Health Care Reform in the Former Soviet Union: Beyond the Transition

Dina Balabanova, Bayard Roberts, Erica Richardson, Christian Haerpfer, Martin McKee

Research output: Contribution to journalArticlepeer-review

101 Citations (Scopus)


Objective. To assess accessibility and affordability of health care in eight countries of the former Soviet Union.

Data Sources/Study Setting. Primary data collection conducted in 2010 in Armenia, Azerbaijan, Belarus, Georgia, Kazakhstan, Moldova, Russia, and Ukraine.

Study Design. Cross-sectional household survey using multistage stratified random sampling.

Data Collection/Extraction Methods. Data were collected using standardized questionnaires with subjects aged 18+ on demographic, socioeconomic, and health care access characteristics. Descriptive and multivariate regression analyses were used.

Principal Findings. Almost half of respondents who had a health problem in the previous month which they viewed as needing care had not sought care. Respondents significantly less likely to seek care included those living in Armenia, Georgia, or Ukraine, in rural areas, aged 35-49, with a poor household economic situation, and high alcohol consumption. Cost was most often cited as the reason for not seeking health care. Most respondents who did obtain care made out-of-pocket payments, with median amounts varying from $13 in Belarus to $100 in Azerbaijan.

Conclusions. Access to health care and within-country inequalities appear to have improved over the past decade. However, considerable problems remain, including out-of-pocket payments and unaffordability despite efforts to improve financial protection.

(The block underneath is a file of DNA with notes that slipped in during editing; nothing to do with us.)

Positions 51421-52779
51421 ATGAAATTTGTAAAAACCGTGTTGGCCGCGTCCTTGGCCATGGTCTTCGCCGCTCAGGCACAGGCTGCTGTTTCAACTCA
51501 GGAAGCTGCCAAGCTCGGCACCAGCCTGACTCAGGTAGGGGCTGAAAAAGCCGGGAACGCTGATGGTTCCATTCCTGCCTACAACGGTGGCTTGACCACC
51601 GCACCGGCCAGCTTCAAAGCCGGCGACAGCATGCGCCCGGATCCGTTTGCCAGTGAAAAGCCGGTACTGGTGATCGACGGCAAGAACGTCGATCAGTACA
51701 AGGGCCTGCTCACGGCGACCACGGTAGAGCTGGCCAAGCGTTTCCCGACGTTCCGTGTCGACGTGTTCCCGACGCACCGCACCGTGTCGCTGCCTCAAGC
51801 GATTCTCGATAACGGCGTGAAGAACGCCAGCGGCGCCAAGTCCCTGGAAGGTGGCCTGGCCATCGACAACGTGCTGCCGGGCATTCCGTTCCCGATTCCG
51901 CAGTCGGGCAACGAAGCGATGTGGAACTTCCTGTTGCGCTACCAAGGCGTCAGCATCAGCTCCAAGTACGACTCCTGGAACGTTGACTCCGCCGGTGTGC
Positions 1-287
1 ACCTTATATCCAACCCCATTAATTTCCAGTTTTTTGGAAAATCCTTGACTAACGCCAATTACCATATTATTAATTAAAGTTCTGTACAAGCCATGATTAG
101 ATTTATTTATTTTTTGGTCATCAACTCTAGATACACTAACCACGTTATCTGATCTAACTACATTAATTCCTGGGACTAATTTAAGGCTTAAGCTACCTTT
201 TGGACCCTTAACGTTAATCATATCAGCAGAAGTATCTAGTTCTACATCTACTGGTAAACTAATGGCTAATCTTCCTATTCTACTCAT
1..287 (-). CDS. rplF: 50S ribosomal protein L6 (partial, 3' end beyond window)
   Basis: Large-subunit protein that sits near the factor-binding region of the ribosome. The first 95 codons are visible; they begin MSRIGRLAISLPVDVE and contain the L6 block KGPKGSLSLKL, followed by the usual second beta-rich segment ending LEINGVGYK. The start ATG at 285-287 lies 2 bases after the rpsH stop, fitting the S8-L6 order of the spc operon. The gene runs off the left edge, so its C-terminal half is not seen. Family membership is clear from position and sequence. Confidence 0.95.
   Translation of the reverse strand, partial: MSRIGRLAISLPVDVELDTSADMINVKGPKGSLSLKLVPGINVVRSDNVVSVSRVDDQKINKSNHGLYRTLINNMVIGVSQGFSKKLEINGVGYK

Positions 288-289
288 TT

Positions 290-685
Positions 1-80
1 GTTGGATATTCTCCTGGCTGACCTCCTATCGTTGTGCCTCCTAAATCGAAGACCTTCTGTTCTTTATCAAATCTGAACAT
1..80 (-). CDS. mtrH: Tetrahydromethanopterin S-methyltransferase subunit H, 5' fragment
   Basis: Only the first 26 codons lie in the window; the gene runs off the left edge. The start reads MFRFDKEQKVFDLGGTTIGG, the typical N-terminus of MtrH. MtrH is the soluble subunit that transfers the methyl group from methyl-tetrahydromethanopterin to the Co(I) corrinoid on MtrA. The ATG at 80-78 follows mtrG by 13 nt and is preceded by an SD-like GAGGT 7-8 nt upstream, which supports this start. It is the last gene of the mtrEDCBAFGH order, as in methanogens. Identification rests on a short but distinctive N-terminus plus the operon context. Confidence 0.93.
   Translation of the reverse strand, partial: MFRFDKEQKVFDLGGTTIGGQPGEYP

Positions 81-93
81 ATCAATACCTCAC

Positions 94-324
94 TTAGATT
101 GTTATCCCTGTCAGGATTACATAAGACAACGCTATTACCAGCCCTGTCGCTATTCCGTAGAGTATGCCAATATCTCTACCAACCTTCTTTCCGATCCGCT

Original languageEnglish
Pages (from-to)840-864
Number of pages25
JournalHealth Services Research
Issue number2
Early online date23 Sept 2011
Publication statusPublished - Apr 2012

Bibliographical note

Joint Acknowledgement/Disclosure Statement: The HITT Project was funded by the European Union's 7th Framework Program, project HEALTH-F2-2009-223344. The European Commission cannot accept any responsibility for any information provided or views expressed.We are grateful to all members of the Health in Times of Transition Project (HITT) study teams who participated in the coordination and organization of data collection for this working paper. We are also grateful to the anonymous referees for their helpful suggestions.


  • Armenia
  • Azerbaijan
  • Cross-Sectional Studies
  • Delivery of Health Care
  • Georgia (Republic)
  • Health Care Costs
  • Health Care Reform
  • Health Care Surveys
  • Health Services Accessibility
  • Humans
  • Kazakhstan
  • Moldova
  • Patient Acceptance of Health Care
  • Questionnaires
  • Republic of Belarus
  • Russia
  • Ukraine


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